Tin Ba Ba itibaren Dhoke Mughlan, Pakistan
I think this book is brilliant. It has all the elements that make a children's book appealing, like a clear-cut cartoonish villan, a hero/ine you can relate to and a cast of interesting characters. But it also has the type of clear writing that makes it enjoyable to read, even into adulthood. I think I read this book regularly, like at least once every year if not more. It never stops being good! Plus I loved that Matilda read as much as I did as a kid, though I was never as prolific as her.
While this isn't classic literature, I was touched by the book. Carrie Bell is a 23 year old woman who is questioning whether Mike, her high school boyfriend turned fiancee, is really the man and the life she wants to commit to. Her decision becomes more complicated and conflict laden after Mike is paralyzed in a diving accident. Would she loyally proceed with the plan to eventually marry Mike and become his cook, nurse, helper, chauffeur, attendant and somehow his wife? Or would she be the kind of person who would willingly walk away and break the heart of a nice guy? We learn about ourselves in stages: facts first, meanings later. And so it was for Carrie. She made her decision, and wondered afterwards what that decision said about her and what kind of person she was. How much do we owe someone we love? Is it a strength or a weakness to walk away from someone in need? Carrie's choice ultimately wasn't about right or wrong or about defining herself; her task was to define her choice, and to recognize and accept who she was. I am the wife of a man who became disabled in an accident. Ann Packer is dead on in her portrayal of the painful questions, trials, and decisions that face an individual and family when a random, tragic accident forever changes life into before and after. I know how in an instant life can change forever; it forces you to personally face how you bear up in the face of tragedy and to examine what you thought you knew about your deepest allegiances.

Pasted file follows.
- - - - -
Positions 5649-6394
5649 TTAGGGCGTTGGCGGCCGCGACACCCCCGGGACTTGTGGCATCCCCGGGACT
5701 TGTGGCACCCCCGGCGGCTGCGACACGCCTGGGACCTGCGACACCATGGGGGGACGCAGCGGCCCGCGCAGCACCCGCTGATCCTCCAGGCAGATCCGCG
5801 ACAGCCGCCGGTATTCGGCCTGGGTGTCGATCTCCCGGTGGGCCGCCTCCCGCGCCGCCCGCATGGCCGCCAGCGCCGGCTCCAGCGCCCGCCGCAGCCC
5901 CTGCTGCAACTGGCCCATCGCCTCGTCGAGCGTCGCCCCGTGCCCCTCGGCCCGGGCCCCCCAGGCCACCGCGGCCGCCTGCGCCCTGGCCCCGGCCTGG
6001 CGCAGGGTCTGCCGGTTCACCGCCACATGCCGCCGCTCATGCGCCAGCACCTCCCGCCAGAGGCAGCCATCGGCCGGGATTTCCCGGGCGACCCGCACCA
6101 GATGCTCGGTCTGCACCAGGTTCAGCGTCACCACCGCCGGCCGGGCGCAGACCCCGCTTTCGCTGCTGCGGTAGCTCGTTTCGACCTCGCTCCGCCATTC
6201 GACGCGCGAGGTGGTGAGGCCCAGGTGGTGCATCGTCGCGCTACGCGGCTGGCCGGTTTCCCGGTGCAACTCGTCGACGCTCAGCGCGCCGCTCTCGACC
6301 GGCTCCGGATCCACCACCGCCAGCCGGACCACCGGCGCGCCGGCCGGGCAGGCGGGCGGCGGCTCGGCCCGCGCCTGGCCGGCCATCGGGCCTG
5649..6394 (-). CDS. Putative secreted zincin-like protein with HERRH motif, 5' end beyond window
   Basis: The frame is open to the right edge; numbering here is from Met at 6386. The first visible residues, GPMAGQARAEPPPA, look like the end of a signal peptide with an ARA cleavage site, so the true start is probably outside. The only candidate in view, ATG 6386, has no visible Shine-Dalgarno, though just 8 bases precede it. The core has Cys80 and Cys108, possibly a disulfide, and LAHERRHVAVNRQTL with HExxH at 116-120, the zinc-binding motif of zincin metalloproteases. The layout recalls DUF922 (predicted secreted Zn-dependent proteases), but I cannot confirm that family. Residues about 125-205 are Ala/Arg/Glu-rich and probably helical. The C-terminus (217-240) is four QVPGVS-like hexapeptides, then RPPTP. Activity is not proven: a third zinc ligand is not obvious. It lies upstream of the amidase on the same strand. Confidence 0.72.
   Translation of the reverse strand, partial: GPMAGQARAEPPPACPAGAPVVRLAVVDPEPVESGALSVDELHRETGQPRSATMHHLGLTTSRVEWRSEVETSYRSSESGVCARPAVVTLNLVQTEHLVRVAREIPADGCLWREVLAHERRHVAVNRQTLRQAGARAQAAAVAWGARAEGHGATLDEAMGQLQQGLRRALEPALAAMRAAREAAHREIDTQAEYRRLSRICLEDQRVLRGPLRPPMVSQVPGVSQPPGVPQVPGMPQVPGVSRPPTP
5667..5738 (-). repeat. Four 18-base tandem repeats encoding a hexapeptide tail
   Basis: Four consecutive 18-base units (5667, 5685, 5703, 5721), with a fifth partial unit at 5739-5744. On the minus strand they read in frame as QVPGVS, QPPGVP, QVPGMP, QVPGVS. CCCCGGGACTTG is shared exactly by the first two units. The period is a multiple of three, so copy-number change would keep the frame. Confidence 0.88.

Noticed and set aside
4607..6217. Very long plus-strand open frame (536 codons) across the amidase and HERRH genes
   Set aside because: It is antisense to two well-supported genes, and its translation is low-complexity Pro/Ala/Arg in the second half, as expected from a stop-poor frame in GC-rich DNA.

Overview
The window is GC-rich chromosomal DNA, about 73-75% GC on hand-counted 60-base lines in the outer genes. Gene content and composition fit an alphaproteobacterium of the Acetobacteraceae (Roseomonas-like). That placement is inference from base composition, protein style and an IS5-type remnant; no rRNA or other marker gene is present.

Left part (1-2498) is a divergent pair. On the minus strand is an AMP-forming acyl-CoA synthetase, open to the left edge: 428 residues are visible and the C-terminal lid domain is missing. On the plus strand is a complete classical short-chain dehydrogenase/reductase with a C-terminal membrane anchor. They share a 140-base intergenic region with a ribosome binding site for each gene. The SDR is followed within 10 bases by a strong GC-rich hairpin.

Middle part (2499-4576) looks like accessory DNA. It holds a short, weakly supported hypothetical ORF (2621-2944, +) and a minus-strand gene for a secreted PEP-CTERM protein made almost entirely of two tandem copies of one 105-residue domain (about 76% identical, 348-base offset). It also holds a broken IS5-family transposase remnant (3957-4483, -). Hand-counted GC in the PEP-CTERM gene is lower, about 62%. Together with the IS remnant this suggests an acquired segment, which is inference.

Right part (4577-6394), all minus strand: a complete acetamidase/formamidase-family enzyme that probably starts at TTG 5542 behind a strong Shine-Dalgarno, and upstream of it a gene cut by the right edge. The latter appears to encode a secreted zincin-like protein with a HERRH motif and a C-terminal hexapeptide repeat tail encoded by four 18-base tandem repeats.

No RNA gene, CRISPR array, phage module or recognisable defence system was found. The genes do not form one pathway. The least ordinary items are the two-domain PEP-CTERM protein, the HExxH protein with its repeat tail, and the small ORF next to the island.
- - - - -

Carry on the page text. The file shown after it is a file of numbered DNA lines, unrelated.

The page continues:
Book: The Goddess Test Author: Aimee Carter Publisher: Harlequin Received From: NetGalley This debut novel by Aimee Carter was beautifully written. Not only did it capture my interest but it held on tight until I devoured each and every word. The Goddess Test revolves around a girl who is trying to come to terms with the fact that her mother has terminal cancer and doesn't have very long left. Her mother wants to move back home to live out her last days and her daughter wants her to be happy, so they move to Eden. While there Kate has to juggle her mother's illness, a new town, and new kids at school. When she gets invited to a party she thinks that maybe things may be turning around...until everything goes horribly wrong. She finds herself thrown into a place where no one is who they seem and every decision she makes could be a test that has serious outcomes. This story is laced with Greek Mythology, Betrayal, Love, and Loss. A story that is captivating and enchanting, this debut novel is definitely a MUST READ!!!!
The Gawgon and the Boy tells the story of David (The Boy) who lived in Philadelphia, growing up with an extended family of distinct characters at the start of the Depression. After a prolonged bout with New Monia, he is given over to the tender mercies of Great Aunt Annie (The Gawgon) who is to help tutor him to make up for missing so much of the fifth grade. The Gawgon is certainly not an orthodox teacher, but David is an imaginative learner. As always, Alexander refuses to write down to children. His language and writing style can be a challenge sometimes even for adults, but the story is worth it. Read for Spring Reading Challenge 10.9
This story is such a classic. A moral for the ages. Mass hysteria, pointing fingers at others, people turning on friends just to save their own skin. The enemy changes with the times but the actions and reactions of the persecuted and the prosecutors do not. I have not seen this performed on the stage. The movie was okay but I simply cannot take Winona Ryder as a serious actress.